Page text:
‘US missile attack on Syria contrary to intl. law’

Press TV- On April 7, US warships deployed to the eastern Mediterranean launched a barrage of 59 Tomahawk missiles against Shayrat Airfield, near the western Syrian city of Homs, in retaliation for a deadly chemical incident in Khan Shaykhun which American authorities blamed on the Syrian air force without providing any evidence. Damascus and Moscow argue that the incident was a result of an air strike hitting a chemical depot belonging to militants fighting the Syrian government. Press TV has asked founder of transnational.org in Lund, Sweden, Jan Oberg, and journalist and political commentator from London, Richard Millet, to give their analyses of the chemical incident and the US response.

Jan Oberg noted that the US missile attack was not in compliance with international principles and rules, adding that one cannot administer punitive measures unless they have a clear idea of who the perpetrator is.

“It is more complicated than going out bombing somebody because you want to bomb somebody,” the commentator exclaimed.

Commenting on what procedures could have instead been taken to deal with the suspected chemical attack, he said, “You can do a chemical analysis; you can go to the place; you can look at various canisters, various types of medical reactions on the bodies,” to investigate first-hand, find out the truth and let the facts prove or disprove the allegations.

Oberg recalled that 28 high-level ex-intelligence officers, including former CIA agents, had in an article advised President Donald Trump not to “go down that road because you don’t have the evidence and we think you’re wrong.”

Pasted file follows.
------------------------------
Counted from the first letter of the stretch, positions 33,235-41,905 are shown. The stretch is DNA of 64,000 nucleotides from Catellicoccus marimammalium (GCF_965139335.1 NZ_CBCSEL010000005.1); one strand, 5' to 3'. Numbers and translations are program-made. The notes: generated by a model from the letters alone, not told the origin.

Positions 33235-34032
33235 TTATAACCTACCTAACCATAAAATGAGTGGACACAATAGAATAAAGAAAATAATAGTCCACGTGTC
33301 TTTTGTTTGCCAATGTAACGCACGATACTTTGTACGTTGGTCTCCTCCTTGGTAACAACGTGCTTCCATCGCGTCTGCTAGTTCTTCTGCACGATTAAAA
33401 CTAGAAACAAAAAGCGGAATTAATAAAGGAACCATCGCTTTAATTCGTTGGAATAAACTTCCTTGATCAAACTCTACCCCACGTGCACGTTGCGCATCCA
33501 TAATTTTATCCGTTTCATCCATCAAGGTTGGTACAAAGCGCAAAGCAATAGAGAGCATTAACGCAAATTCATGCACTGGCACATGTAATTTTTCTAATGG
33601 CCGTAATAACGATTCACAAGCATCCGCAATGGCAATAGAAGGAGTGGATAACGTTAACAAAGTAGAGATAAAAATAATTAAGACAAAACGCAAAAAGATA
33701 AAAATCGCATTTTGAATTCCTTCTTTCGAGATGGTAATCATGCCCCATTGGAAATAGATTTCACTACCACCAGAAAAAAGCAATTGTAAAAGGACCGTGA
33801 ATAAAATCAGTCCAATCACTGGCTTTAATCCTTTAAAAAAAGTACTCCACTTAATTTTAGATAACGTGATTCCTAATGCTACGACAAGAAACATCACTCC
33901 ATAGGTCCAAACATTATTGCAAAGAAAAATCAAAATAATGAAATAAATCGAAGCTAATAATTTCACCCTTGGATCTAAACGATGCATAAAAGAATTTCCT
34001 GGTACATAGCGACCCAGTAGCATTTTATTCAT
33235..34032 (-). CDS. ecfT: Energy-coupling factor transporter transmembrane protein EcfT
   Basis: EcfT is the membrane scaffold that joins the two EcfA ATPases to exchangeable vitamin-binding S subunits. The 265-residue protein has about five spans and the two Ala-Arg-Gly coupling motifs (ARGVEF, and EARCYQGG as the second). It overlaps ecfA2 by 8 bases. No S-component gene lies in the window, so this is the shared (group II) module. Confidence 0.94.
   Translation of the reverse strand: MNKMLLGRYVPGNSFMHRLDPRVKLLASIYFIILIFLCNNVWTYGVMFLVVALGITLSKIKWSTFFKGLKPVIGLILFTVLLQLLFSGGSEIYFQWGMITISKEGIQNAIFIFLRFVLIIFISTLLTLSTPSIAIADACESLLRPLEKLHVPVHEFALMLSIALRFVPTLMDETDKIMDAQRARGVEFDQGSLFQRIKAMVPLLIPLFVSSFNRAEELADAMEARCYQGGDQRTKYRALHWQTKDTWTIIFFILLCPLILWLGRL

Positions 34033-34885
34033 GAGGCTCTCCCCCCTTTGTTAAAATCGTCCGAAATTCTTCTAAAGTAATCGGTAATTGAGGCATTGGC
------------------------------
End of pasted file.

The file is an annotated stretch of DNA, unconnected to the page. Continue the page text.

“This bombing (of the Shayrat Airfield) just took the whole Syria conflict to a new level in which [America is] very close to direct confrontation, particularly with Russia. It is really dangerous,” he warned.

The analyst further criticized the Western media’s partial coverage of world events, and their biased approach towards the latest developments in Syria.

Freedom in the Western media, he commented, means “freedom to be as biased as you like to and not cover all human sufferings the same way.”

Syrian children receive treatment at a small hospital in the town of Maaret al-Noman following a suspected toxic gas attack in Khan Shaykhun in Syria’s northwestern Idlib Province on April 4, 2017. (Photo by AFP)


He then complained about the lack of justice at the international level to hold to account those who support terrorist groups in Syria, saying that “the UN Charter is misused by the Western countries” and that “there should be a long queue in The Hague.”

For his part, Richard Millet laid the blame for the chemical incident in Syria on President Bashar al-Assad.

A fact-finding mission set up by the Organization for the Prohibition of Chemical Weapons has been sent to Syria to interview survivors and gather bio-metric samples from the site of the alleged chemical attack. President Assad has made it clear that he will only allow an impartial investigation into the incident conducted by unbiased countries. Damascus argues it handed over all its chemical weapons stockpiles in 2013 and thus could not have been behind the Khan Shaykhun incident.

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Millet called for President Assad to stand trial in The Hague for what he called “crime against the Syrian people.”

He also blamed Assad for all the death and destruction in Syria, claiming that the president’s refusal to relinquish power had protracted the conflict.

“The only way to bring peace to Syria is for Assad to step aside,” the journalist concluded.